This season, Ms. Blythe returns to The Metropolitan Opera for the new production of Un ballo in maschera, Il Trovatore, and the complete Ring Cycle, and she tours the U.S. with two of her highly acclaimed programs — We’ll Meet Again: The Songs of Kate Smith and an all-American song program — culminating in a recital in Carnegie Hall’s Stern Auditorium.

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Essay No. 1 for Orchestra

One Sweet Morning

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Symphony No. 7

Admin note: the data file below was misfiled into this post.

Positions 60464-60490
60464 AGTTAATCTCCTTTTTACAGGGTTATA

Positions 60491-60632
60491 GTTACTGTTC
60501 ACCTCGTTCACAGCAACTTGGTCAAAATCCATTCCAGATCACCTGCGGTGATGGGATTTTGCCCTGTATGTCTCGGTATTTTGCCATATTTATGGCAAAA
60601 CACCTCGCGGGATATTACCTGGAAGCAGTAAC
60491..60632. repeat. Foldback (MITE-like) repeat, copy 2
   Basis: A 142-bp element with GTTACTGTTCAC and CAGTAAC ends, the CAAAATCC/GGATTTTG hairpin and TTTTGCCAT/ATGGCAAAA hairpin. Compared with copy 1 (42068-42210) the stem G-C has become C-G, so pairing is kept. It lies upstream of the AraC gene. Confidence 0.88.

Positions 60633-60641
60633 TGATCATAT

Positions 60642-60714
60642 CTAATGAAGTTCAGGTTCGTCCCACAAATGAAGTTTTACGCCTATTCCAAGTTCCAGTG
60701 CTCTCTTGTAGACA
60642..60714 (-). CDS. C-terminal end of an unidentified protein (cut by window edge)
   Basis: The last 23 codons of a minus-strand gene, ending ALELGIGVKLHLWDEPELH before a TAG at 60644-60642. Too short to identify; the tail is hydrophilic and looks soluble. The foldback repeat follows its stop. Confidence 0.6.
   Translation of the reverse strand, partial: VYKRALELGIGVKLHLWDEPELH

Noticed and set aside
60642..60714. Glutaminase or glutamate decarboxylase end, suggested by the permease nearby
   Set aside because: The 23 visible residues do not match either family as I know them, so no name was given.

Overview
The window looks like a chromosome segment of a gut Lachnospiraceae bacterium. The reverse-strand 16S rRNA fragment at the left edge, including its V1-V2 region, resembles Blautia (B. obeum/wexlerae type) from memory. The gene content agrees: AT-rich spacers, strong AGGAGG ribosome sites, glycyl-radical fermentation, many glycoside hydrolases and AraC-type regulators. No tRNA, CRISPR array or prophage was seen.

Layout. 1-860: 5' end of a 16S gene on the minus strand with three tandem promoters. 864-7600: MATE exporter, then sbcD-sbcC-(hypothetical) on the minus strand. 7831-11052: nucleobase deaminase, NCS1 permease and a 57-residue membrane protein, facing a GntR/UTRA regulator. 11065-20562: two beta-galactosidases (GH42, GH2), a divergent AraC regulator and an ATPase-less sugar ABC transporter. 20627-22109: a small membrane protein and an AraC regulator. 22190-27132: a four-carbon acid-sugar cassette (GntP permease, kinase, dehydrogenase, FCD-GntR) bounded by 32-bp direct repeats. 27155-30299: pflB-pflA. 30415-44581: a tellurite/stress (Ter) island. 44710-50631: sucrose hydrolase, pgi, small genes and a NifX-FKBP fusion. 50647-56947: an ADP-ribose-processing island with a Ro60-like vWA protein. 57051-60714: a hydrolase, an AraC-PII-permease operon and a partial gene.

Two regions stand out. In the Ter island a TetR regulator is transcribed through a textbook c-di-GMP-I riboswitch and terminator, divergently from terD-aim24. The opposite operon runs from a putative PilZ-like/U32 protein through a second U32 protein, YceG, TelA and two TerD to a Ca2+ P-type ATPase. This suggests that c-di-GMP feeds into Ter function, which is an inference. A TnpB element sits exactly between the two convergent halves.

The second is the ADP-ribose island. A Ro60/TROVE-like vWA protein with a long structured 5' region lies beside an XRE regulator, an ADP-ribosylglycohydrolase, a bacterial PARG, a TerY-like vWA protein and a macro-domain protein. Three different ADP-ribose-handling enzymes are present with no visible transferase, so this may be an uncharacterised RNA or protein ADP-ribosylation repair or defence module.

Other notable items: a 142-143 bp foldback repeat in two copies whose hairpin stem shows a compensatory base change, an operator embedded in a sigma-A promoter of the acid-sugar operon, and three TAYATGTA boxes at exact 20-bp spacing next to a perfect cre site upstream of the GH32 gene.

ANTONÍN DVOŘÁK (1841–1904)
Symphony No. 7 (1885)

When Dvořák was commissioned to compose a new symphony, he wrote to a friend, “My new symphony must be such as to make a stir in the world,” a goal that the Seventh fulfilled magnificently. Many consider this to be Dvořák’s most perfect symphony — a work of beauty, drama, turbulence, and melodic riches. Although pressured to abandon his musical allegiance to his native Bohemia to be viewed more favorably in Vienna, Dvořák defended the nationalism in his works. in fact, it may be that his response this pressure to forsake his musical roots infused the Seventh Symphony with both a melancholy and decidedly Czech spirit. While he did not quote any folk songs verbatim, their rhythms and cadences are there. In the third movement, listen for the exciting sounds of the furiant, an aptly named Czech dance. And when, at the end, D major triumphs over D minor, it feels like being embraced by sunlight.